So you've got a conservative community out on a Sunday afternoon, talking about womyn's sexuality and sexual assault in a constructive and meaningful way. Regardless of how you feel about reclaiming language, you have to be impressed by the power it had that day in Ottawa.

(Say it with me) and that's the fucking point.

I have no desire to call myself a slut. None. My reasons for this are many but include the fact that I don't want to define myself by my association with other people (ie: how many people I sleep with, who I sleep with, etc). It's also difficult to call yourself something when a definition doesn't exist. We know that a slut has something to do with sexuality but ask ten people and you'll get ten different answers.

I was called a slut for holding a pro-choice sign at an anti-choice rally.

I was called a slut for attending a new school in grade 10 with no friends or history in that city. A rumour was started that I was chased out of another town for having slept with someone's boyfriend. The truth? I was a virgin who'd had to move for her dad's new job.

Hell, I was called a slut for defending SlutWalk. (The irony.. it hurts...)

But even though I do not long for the label doesn't mean I fail to see its importance. As Jaclyn Friedman so amazingly said, we must all stand under the banner of 'Slut' and recognize that when it is used against one womyn, it is used against all womyn. Because we can all be called a slut by someone at some point and in many cases, the sting of that word not only offends us, but decides whether or not our rape is convicted properly, whether we get access to housing, a job, a promotion, a reference, or even someone's Facebook friend request.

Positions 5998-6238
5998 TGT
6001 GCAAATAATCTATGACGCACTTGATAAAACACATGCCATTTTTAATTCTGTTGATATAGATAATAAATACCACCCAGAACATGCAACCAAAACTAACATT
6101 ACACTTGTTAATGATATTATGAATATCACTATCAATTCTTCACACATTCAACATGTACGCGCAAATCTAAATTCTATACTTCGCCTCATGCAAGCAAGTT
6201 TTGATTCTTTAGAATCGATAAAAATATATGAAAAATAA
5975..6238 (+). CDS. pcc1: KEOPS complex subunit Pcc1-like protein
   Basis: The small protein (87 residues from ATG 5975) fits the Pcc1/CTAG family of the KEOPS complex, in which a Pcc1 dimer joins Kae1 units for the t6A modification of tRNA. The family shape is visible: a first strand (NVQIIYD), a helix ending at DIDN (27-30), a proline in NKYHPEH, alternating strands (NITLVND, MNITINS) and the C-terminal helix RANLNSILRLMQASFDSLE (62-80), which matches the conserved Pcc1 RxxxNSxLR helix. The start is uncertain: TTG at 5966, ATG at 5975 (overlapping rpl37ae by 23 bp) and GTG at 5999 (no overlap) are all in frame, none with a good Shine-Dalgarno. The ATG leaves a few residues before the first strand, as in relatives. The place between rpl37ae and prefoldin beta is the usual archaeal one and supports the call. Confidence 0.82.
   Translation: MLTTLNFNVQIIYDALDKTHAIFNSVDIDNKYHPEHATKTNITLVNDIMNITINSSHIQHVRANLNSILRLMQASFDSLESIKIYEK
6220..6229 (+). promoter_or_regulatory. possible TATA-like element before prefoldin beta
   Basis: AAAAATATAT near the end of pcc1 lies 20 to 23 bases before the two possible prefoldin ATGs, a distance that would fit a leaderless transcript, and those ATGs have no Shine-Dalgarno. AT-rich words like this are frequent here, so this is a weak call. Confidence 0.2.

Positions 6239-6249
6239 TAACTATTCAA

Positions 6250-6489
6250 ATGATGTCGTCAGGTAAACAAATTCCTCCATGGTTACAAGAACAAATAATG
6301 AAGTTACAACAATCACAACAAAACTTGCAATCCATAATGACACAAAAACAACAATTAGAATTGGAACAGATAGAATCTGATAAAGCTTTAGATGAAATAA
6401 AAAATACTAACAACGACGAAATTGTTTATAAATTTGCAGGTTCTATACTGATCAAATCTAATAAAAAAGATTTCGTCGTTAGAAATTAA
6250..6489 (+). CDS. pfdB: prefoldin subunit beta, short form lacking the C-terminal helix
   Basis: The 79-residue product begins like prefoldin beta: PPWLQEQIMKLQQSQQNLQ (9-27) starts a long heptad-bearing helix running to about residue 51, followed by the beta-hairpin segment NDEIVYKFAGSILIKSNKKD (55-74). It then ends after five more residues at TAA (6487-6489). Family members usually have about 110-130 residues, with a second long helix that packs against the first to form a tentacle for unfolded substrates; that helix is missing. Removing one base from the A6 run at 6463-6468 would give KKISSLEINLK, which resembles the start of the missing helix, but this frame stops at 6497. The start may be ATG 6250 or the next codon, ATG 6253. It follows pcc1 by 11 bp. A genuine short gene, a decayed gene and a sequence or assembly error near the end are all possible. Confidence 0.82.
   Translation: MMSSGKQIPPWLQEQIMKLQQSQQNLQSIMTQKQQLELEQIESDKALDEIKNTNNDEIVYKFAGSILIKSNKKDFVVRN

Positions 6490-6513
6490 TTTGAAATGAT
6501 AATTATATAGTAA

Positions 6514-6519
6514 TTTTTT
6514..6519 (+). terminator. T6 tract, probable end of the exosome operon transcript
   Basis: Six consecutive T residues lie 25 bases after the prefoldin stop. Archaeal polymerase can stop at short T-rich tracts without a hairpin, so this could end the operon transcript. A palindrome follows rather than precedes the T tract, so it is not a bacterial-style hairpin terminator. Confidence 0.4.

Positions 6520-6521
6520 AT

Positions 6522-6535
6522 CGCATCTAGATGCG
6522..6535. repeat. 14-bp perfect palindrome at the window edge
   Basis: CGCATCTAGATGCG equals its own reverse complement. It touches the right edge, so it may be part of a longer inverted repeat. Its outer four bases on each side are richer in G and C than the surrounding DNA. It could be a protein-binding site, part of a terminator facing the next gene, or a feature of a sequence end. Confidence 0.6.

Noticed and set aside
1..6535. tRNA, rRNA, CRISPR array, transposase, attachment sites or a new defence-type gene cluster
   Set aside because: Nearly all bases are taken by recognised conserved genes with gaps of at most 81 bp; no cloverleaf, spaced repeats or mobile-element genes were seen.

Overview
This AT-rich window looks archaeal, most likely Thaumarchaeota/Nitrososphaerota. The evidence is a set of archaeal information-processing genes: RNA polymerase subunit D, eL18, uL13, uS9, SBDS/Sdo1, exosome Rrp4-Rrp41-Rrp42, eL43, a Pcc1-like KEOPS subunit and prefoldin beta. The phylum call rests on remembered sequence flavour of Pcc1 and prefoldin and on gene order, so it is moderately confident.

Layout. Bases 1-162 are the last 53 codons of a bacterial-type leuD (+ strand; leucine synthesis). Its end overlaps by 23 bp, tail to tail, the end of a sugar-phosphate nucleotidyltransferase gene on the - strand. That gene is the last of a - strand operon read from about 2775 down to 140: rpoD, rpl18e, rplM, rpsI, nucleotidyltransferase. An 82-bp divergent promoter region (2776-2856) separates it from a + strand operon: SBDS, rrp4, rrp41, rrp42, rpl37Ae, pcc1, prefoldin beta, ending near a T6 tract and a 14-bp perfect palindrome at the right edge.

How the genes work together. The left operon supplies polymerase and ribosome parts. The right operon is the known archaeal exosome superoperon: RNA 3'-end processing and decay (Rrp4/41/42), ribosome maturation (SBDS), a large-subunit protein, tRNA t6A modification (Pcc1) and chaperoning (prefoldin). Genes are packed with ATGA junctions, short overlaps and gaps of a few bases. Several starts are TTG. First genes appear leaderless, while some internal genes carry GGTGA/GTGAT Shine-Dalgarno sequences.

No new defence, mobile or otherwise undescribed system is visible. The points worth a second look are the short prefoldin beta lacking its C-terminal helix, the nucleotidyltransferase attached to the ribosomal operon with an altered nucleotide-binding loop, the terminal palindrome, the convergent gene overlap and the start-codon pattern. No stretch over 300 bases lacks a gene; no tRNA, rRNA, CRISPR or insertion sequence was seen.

So even if you don't want to call yourself a slut, learn to respect those who do.

And finally, to Gail Dines and every other 'prominent' feminist out there who is using the media as the soapbox from which to criticize SlutWalk, shame on you. I'm particularly upset by Gail because she has some truly excellent things to say and has contributed quite a lot, but her methods for critiquing SlutWalk are downright patronizing. Ironically, she's accusing SlutWalk organizers of shifting the attention away from victim-blaming and yet she's the one doing just that on every major media outlet.

The media longs to create tension and division between womyn and thankfully for them, Gail Dines is ready to do just that. *sigh* Get a clue, lady.